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Sunday, 26 October 2014

Henri de Toulouse –Lautrec: The Stars and Starlets


Henri de Toulouse –Lautrec’s production is closely related to Parisian worldly life and, coinciding with the height of the café dansant era, it deals with the world of the stars at the end of the century. The glories of Yvette Guilbert, Aristide Bruant, and Jane Avril were mostly recorded by the little artist’s incisive pencil, which portrayed them in action on stage or in poster presentations of the shows. The master’s work documented their triumphs step by step.

Aristide Bruant, bound to Toulouse –Lautrec by a long friendship, was a modest railroad employee who became a famous popular singer and then opened his own cabaret, Le Mirliton, at 84 Boulevrad Rochechouart.

Aristide Bruant

France, 1851–1925.
Composer and song-writer, he created his own genre of very realistic, often anarchical songs with lewd quips addressed to the audience.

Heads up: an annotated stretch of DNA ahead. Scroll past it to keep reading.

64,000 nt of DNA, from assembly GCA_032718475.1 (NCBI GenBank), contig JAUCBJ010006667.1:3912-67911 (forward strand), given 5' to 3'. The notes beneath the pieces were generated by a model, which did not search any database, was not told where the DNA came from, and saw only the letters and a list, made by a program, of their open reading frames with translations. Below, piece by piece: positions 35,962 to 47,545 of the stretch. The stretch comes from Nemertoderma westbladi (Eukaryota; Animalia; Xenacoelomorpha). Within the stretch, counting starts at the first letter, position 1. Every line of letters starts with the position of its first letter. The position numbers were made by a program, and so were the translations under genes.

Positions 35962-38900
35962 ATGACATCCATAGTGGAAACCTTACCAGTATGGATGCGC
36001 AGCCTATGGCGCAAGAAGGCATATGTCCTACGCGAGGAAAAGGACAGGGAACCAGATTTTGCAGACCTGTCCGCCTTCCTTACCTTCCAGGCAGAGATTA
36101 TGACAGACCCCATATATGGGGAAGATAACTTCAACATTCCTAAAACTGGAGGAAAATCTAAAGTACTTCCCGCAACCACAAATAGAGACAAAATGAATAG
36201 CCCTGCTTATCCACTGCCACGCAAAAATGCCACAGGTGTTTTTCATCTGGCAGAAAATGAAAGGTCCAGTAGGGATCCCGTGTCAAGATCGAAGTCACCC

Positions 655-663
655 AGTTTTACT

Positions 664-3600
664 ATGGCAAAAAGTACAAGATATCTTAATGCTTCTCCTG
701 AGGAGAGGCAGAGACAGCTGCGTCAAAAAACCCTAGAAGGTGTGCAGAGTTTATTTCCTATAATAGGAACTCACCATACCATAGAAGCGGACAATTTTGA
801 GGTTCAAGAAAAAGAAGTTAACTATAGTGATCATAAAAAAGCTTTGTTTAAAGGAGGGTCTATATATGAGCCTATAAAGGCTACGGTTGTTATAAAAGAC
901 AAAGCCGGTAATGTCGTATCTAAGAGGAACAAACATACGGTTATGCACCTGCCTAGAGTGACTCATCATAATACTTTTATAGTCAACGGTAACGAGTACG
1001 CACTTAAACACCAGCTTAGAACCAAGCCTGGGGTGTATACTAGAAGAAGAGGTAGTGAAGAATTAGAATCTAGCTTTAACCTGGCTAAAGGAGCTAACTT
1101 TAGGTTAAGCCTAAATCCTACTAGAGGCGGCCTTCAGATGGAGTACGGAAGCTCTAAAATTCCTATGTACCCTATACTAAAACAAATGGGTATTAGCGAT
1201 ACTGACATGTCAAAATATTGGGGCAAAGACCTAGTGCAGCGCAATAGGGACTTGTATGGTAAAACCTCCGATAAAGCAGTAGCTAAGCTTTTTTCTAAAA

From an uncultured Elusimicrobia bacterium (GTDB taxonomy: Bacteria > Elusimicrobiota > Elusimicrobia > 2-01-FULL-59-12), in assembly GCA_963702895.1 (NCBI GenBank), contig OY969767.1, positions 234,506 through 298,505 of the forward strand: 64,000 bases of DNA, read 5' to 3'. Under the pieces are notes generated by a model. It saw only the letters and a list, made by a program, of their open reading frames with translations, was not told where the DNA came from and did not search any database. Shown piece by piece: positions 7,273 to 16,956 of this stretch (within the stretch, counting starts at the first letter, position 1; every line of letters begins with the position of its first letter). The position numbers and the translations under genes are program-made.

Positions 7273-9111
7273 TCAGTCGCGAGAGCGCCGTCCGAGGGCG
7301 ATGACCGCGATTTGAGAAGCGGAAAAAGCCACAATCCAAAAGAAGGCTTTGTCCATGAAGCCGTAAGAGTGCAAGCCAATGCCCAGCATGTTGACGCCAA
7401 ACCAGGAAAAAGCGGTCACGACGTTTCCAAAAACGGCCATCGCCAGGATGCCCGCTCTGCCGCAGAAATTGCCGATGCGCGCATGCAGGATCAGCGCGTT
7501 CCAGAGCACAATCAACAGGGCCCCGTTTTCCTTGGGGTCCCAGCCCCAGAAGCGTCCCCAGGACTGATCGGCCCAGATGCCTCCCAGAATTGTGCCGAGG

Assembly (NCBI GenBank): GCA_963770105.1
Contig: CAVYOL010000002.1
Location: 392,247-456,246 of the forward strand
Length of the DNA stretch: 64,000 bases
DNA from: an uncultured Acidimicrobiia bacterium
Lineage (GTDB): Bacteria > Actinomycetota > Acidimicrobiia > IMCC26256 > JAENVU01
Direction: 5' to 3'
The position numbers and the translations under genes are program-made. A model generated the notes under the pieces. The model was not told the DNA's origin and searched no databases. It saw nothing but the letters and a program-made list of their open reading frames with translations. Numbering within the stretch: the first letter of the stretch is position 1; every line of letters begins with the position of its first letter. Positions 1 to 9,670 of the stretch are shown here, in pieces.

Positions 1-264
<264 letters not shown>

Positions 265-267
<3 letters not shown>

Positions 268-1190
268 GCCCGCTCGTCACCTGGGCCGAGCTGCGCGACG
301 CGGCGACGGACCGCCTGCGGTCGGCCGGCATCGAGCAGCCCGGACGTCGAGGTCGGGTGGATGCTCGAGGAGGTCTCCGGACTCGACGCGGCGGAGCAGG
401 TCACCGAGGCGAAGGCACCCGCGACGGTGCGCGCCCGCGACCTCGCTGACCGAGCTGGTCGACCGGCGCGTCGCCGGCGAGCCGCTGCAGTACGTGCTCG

Jane Avril (1868-1943)
dancer, singer and actress, Jane Avril did frenetic dances in the fashionable Parisian nightclubs. Later she was also highly successful in London. 
 

Ethereal, good looking, refined and elegant, yet gifted with devilish energy, and with the nickname “La Melinite” (a substance similar to dynamite), Jane Avril was considered the incarnation of dance. She lived surrounded by a crowded court of admirers, of whom Toulouse –Lautrec was the most constant.
Jane Avril Queen of Montmartre and The Moulin Rouge



An American from Illinois, Loie Fuller was the “butterfly” of Paris. With a specialized team of electricians she perfected a show based on the use of hand-held sticks to twirl veils around her body while standing with her legs still.
Yvette Guilbert (1894, Albi, Musee Toulouse –Lautrec). This charcoal drawing was a study for a never realized poster. The project was refused by Guilbert who saw herself portrayed as very ugly. In a letter to the artist about the portrait she wrote: "For heaven's sake, don't make me so atrociously ugly! Many people who come to visit haven't been able to withhold terrible cries upon seeing it." 

Authorized since 1876, the shows with these dancers and singers were accused of competing with the theater. Actually they were directed toward a popular public, offering a low priced amusement. Despite censure, these shows were the norm in places that allowed freedom of expression.